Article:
Everything is controlled with a Raspberry Pi using an ugly conglomerate of Python scripts. I followed a lot of online tutorials on how to connect the wires, sensors, camera etc. I also copied and edited the code from the same online resources to get everything working – all the resources I used are provided below.

The relay is an 8 channel relay. Six channels are connected to the 220 V AC power from a normal outlet. Three of these are connected to the lights. The other three are connected to normal outlets to which a humidifier and heater is plugged in (there is one spare outlet). Two channels are connected to 12 V DC and the internal and external fans are controlled by these.

As the lights goes on (in three stages) in the morning, one song from a selection plays softly to wake up the frogs (included in the selection are: “Morning Mood”, “The Banana Boat Song”, “Oh, What a Beautiful Mornin'” and a few others). The same happens at night (with a different song selection), as the lights goes out in stages. A mid day selection of songs also plays at noon. This part of the program is completely redundant and I don’t think the frogs notice. I also think very few people will read this bit. But if you did, know that there are only 4 people, 3 cats and 3 frogs that have witnessed this event. It does however provides me with a very small bit of entertainment every day.

A sensor reading the temperature and humidity is connected directly to the Raspberry Pi. A connected webcam that takes a photo once a day at the same time (see the time-lapse in the video dealing with planting). It is also possible to stream video from the webcam.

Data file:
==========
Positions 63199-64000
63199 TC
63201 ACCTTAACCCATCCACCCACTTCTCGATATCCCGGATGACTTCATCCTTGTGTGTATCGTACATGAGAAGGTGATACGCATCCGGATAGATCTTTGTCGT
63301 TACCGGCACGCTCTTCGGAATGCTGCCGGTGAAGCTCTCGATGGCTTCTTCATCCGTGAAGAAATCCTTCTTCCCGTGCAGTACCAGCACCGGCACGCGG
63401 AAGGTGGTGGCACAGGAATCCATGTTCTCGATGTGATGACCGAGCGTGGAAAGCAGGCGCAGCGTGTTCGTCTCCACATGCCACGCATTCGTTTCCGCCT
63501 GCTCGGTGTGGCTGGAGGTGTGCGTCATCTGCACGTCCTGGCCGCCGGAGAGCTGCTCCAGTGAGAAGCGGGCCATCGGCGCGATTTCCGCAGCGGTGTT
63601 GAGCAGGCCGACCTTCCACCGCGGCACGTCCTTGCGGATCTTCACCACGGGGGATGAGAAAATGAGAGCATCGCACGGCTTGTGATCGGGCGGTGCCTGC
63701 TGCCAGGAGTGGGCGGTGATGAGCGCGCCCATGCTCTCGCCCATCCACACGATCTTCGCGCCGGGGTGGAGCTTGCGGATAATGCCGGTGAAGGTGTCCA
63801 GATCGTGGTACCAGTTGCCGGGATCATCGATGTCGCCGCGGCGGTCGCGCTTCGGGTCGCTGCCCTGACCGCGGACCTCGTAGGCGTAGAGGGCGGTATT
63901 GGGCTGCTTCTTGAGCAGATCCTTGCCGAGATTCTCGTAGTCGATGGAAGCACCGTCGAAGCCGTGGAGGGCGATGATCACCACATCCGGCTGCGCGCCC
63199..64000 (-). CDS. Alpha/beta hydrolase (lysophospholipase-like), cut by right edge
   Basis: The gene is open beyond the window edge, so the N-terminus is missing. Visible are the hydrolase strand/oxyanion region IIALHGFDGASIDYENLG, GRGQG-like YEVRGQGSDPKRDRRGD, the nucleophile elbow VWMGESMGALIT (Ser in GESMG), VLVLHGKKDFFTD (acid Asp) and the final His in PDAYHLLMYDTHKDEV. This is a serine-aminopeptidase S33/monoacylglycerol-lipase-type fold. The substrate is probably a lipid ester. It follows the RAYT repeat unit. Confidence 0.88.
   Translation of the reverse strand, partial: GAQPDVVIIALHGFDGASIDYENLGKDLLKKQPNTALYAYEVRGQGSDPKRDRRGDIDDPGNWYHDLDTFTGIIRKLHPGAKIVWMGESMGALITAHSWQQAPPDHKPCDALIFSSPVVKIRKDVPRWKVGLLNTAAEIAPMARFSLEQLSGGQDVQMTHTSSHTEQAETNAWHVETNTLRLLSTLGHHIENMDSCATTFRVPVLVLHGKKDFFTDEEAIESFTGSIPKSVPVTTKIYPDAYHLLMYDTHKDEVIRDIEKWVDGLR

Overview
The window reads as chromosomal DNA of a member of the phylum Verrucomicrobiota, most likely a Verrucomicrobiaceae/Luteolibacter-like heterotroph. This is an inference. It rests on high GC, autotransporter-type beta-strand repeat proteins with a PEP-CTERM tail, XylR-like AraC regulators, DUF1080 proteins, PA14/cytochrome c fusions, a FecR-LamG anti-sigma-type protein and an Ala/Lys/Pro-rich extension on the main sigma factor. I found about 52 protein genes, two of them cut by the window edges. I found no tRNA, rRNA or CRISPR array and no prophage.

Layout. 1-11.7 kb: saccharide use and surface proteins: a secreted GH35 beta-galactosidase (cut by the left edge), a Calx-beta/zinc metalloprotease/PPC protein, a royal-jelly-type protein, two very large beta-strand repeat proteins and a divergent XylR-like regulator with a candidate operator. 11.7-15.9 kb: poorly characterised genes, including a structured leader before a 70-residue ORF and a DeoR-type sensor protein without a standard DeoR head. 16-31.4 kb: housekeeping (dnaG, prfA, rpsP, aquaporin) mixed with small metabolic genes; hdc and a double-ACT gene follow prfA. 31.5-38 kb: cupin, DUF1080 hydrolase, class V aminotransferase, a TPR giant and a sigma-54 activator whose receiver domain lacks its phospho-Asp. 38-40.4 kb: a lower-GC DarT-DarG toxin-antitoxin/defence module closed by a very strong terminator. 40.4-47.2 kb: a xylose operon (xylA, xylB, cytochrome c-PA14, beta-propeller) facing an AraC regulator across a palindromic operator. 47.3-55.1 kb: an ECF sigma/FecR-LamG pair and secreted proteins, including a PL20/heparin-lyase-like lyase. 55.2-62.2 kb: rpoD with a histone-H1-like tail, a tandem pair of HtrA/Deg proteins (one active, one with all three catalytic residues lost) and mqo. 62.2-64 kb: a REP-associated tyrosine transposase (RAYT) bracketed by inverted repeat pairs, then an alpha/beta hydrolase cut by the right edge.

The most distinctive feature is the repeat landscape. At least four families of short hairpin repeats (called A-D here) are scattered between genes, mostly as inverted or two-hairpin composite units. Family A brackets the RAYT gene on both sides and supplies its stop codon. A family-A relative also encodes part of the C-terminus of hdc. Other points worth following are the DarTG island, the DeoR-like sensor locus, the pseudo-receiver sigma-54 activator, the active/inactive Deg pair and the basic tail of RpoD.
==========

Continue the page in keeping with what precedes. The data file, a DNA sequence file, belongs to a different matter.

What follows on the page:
Four times per day the extractor fans are turned on for few seconds as mentioned. Afterwards the humidifier runs for a few minutes (and internal fan runs for a couple of seconds). The external fans are also turned on for a few seconds when the temperature is very high. The humidity and temperature are measured every 10 minutes and these adjustments are made as required.

I also interface the Raspberry Pi with an app “Raspberry SSH” that allows me to control everything from my phone.

The humidity and temperature data is also pushed to a data to a service called ThingSpeak. A chart with the temperature and humidity measurements over the last day are available here. 

Note that humidity seems to remain maxed out at 99.4%. I have 2 manual hygrometers that disagrees. I think wood, that the sensor mounted on, affects the reading. The wood absorbs the moisture from the air and ground and is always damp. Remounting the sensor on something less porous is a possible way to fix this.

Here are the links to the online resources: